I hope you'll be following my journey and helping me spread awareness at www.aballsysenseoftumor.com.

      Delete
  16. Justin, it's been a while and to be have this news as the first in a while saddened me at first. I know your passion and spirit to make this world a better place will prevail. I like to remind my friends a saying, on a given day, at least a dozen people think about you. You're in our thoughts. All the best and let's talk soon!

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    1. Thanks for your continued support, my man. I look forward to having you along with me on my journey at aballsysenseoftumor.com.

      Delete
  17. Justin, you have taught your students more than you'll ever know. Best wishes.

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    1. Thanks, Peter. This experience will teach them so much more than any set of standards could.

      Feel free to follow the full journey at aballsysenseoftumor.com.

      Delete
  18. All the best to you! My husband also had testicular cancer and is about to celebrate 10 years cancer free. You can doi this!

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    1. Thank you and well done to him!

      Feel free to follow the full journey at aballsysenseoftumor.com.

      Delete
  19. Prayers for you, your family, and your students. I lost a student 7 years ago to cancer & cancer sucks. Fight hard!!

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    1. Cancer does suck - no way around that. Thanks for your support.

      Feel free to follow the full journey at aballsysenseoftumor.com.

      Delete
  20. I was two weeks into my radiation treatments when a parent of of one of my volleyball girls came up to me after a match and said that her other daughter was having a really hard time. I knew at that moment that it was time for me to have the "talk" with each of my classes. It was one of the hardest things that I had ever done. Stay strong!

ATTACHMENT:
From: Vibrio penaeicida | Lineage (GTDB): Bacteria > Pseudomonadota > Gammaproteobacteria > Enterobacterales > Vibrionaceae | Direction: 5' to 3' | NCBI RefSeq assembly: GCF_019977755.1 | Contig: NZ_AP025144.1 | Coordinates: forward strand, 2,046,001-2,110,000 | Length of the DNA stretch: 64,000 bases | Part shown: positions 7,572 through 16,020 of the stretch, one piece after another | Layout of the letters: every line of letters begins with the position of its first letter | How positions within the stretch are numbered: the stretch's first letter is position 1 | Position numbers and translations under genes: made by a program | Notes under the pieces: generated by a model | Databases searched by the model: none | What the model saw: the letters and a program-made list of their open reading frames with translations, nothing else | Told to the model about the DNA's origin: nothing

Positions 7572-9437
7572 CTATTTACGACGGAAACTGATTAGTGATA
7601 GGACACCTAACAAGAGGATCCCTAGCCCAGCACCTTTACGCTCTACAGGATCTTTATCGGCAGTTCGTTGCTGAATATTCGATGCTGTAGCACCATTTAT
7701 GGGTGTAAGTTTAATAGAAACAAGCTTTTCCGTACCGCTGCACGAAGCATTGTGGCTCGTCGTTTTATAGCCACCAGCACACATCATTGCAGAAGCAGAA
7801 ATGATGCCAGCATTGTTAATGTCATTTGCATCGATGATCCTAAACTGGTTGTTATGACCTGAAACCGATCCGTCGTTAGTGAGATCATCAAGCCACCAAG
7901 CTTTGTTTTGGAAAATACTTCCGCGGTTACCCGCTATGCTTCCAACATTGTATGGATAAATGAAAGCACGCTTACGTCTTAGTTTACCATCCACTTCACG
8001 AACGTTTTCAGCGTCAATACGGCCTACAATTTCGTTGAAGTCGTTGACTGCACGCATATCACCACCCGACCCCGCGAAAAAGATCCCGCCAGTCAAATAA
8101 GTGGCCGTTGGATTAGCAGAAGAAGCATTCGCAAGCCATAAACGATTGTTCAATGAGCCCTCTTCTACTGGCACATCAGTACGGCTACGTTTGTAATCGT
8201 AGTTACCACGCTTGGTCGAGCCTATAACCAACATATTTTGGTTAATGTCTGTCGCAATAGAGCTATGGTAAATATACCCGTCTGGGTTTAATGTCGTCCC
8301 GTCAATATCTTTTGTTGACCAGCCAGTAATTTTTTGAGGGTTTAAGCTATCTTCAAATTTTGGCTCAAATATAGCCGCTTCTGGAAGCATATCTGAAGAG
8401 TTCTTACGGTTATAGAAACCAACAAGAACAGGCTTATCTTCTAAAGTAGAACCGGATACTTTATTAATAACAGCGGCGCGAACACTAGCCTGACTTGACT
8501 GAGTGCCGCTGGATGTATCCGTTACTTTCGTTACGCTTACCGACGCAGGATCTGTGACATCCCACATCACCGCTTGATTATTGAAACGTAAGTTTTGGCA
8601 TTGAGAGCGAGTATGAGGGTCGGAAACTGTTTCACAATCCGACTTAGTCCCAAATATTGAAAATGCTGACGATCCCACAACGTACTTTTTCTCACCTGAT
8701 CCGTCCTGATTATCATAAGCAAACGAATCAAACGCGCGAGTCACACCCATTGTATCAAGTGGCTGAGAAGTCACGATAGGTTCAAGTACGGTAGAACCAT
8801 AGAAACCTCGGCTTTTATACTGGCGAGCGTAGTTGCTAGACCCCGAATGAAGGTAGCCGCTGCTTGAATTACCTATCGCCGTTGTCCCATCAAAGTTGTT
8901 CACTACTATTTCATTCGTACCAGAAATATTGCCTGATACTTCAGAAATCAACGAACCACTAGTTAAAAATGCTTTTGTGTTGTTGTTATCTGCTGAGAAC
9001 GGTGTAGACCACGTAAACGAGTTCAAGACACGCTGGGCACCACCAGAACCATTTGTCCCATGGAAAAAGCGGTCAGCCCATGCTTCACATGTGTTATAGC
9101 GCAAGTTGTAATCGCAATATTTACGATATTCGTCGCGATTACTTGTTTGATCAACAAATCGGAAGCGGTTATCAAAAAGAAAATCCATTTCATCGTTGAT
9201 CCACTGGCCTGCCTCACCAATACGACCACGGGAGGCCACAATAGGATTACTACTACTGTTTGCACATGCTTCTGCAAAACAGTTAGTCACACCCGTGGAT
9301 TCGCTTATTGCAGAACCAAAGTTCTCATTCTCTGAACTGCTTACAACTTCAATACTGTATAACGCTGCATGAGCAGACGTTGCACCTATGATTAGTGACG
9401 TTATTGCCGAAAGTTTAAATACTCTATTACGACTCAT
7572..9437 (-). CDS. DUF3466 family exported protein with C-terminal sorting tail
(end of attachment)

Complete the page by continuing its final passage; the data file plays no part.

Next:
Mike

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    1. It's definitely not a fun talk, but our students (and we) are better off for it.

      Feel free to follow the full journey at aballsysenseoftumor.com.

      Delete
  21. Mr B your such a great teacher! Kick cancers butt! Connor and I are thinking of you

    Amy Cisler

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    1. Thanks, Amy! Hope all is well with you and the boys. You can tell Connor that Conner has been so snuggly this whole time!

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    2. Connor says tell Conner that he misses him and you both! Boys and I doing good Connor is excelling in middle school straight As!
      We hope you get to feeling better you will be in our thoughts

      Delete
  22. The truth is a powerful teaching tool. I was a College Cosmetology Instructor of 6 years when I got the call from my doctor that I had a brain tumor. Instantly I was flooded with the normal reactions of fear, disbelief, anger, and helplessness. It was lunch time when my MRI results were called in to me that the tumor was benign but a follow up appointment was needed with a neurosurgeon. I had to return to class with a game face I thought-yeah right! I was a mess and the students immediately picked up on my emotional state. At that moment I reached out to my class and shared my tearful fears. In the months to come I prepared for my surgery just weeks prior to Christmas. The last day before our winter break I arrived to class and my desk was overflowing with Loving gifts for my daughter. It looked like Santa made a special delivery! I had cards of encouragement and thanks for my courage. Oh my goodness did I cry humble tears of joy and appreciation. Surgery day came and my entire class stayed in touch with my husband for the 14 hour surgery. It is amazing to reflect on how we impact our students; although I lost the majority of my hearing and have facial nerve damage as the result of removing the acoustic neuroma, I am joyful for life and the ability to teach once again. I share my story orientation day with each class so they know that if they put there mind to it, they can overcome anything in life with a positive attitude.

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    1. That is suck an empowering and uplifting story. Thank you for sharing.

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  23. Justin. Thank you for sharing this. And I'm sorry I didn't see this earlier. As hard as it must have been, your students are so much better off because you explained it to them. Their collective good vibes will help you through this. Please take care of yourself and know that I am among many who are praying for your full recovery& sending healing thoughts your way. I will look for updates on your blog.You got this!

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  24. Justin, Thank you of sharing. I am a 49 year old woman who thought she had hemorrhoids, saw a doctor on Jan 3, 2017 found out I had Cancer, and had surgery Jan 10, 2017 and will start 29 days chemo/Rad on Feb 15, 2017. It has been a whirlwind to say the least. CAT scans have reveled no node involve so I'm lucky in that respect. Will say a prayer for you and hang in there!
    Catherine in Philadelphia